Tag Archives: inspiration

Turn-around and What Do You See?

This is brilliant!
From Jonathan Reeda, a 20 year old’s entry for a contest hosted by American Association for Retired Persons (yes I’m a member;).

Turn your speakers up, relax and enjoy the wisdom of our youth:

Learning to Walk

The video at the bottom of this post reflects (according to moi) the best of worldly family. To be born challenged as the son documented here is, into a family with a father such as he has certainly demonstrates one of good kamma, one of good worldly fortune.

Taking a second look I’m motivated by its message in an unexpected way. What will the son do should his father pass away before him? Perhaps another would step in to take his fathers place though its not very likely, and the son will certainly never be able to do on his own what he can do with his dad.

The question arose for me after Ajahn Pasanno was ‘thought’ to have the first of possibly a series of strokes (now believed to of been a one time event). What would I do should he pass away before me? Would I be able to apply his teachings and guidance without ever having contact with him again? Unlike the gentleman in the video I can learn to walk on my own and must take advantage of teachers presence to the fullest while their still alive so that when they (or myself) pass along I can remain moving forward in Dhamma.

Click HERE to view video

Meeting Ruth

Ruth Dennison whirled through the Abhayagiri Monastery in good speed and with good deed. I was lucky to have traveled the 626 southerly miles a few days earlier and hence present for Ruth’s Dhamma. I was touched by her manners, her easy courage and natural strength. There she sat in the top corner of the darkened shrine room. Candlelight emphasized a sparkling mind and wrinkled body.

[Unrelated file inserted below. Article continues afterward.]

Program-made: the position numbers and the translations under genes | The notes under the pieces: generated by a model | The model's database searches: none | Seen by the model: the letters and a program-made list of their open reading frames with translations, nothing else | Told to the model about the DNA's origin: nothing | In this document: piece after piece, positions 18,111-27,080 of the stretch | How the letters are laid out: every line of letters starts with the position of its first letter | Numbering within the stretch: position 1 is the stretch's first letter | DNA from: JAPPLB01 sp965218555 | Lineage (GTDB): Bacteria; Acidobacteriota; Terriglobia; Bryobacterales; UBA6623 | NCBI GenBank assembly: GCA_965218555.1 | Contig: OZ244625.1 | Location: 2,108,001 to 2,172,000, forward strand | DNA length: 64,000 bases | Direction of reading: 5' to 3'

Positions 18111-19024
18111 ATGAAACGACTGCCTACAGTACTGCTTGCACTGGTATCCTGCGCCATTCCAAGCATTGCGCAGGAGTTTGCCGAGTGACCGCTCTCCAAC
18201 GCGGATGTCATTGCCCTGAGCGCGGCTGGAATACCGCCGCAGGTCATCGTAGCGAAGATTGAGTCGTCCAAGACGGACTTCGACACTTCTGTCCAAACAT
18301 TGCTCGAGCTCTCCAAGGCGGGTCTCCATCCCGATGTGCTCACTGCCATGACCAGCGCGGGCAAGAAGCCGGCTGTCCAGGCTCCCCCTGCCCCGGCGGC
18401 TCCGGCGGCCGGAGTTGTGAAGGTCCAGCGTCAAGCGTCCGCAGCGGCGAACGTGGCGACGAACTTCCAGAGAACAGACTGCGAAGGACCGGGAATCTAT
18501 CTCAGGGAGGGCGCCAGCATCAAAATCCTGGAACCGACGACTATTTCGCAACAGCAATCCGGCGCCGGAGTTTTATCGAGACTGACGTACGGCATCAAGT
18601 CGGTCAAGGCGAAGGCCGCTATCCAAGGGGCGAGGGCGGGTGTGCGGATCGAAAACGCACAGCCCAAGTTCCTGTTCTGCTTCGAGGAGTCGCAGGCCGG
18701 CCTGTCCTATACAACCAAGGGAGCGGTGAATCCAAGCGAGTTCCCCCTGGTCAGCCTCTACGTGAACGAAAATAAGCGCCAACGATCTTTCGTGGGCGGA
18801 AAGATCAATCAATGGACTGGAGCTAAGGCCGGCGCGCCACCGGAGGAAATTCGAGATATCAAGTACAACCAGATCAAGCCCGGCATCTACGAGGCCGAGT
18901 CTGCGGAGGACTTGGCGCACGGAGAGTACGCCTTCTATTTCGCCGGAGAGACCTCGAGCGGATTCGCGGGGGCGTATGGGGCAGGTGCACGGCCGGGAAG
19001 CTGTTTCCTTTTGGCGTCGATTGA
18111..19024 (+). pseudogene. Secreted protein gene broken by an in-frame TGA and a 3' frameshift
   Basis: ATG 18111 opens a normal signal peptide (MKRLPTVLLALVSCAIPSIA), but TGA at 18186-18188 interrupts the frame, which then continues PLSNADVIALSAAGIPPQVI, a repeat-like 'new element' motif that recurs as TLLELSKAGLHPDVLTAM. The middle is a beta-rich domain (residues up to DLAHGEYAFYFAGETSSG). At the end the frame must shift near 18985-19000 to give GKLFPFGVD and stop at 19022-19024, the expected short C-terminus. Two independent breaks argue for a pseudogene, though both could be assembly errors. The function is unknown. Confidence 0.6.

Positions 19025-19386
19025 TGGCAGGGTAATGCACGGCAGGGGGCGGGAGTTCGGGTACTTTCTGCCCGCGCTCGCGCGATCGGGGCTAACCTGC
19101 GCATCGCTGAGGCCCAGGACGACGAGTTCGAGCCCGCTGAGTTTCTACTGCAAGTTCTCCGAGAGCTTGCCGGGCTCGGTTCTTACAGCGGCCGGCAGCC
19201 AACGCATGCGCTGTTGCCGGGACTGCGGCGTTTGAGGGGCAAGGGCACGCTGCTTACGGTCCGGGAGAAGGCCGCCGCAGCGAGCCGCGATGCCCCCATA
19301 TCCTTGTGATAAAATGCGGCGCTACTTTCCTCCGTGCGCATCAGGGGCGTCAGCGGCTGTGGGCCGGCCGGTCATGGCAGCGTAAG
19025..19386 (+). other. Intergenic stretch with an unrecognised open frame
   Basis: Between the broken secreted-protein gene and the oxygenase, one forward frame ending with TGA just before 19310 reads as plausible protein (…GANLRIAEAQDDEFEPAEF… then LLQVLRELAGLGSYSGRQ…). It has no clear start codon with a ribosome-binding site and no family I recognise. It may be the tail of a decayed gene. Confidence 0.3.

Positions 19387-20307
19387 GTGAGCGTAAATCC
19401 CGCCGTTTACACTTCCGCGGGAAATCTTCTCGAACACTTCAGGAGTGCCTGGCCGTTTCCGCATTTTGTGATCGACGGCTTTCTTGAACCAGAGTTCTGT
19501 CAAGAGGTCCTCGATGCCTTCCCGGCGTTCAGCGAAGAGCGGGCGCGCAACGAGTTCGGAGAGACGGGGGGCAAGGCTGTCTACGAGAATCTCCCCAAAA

Growing up I hadn’t recognize a female role model to emulate. Understandably so as few could live up to the lofty standards scripted in the Catholic publications delivered weekly in our mailbox. There were so many amazing women, all of them strong, honest and dead. It was easy to project wisdom in their silence. At six years of age I could figure it out; my family wasn’t silent, so my family wasn’t wise . . .

Ruth didn’t care when she meandered or that she would sometimes fall asleep between pauses. It was all just part of her expression, part of her truth, part of her Dhamma.
At 53 I should be able to figure this out. I met up with a female I wanted to emulate, and she wasn’t silent, and she wasn’t dead.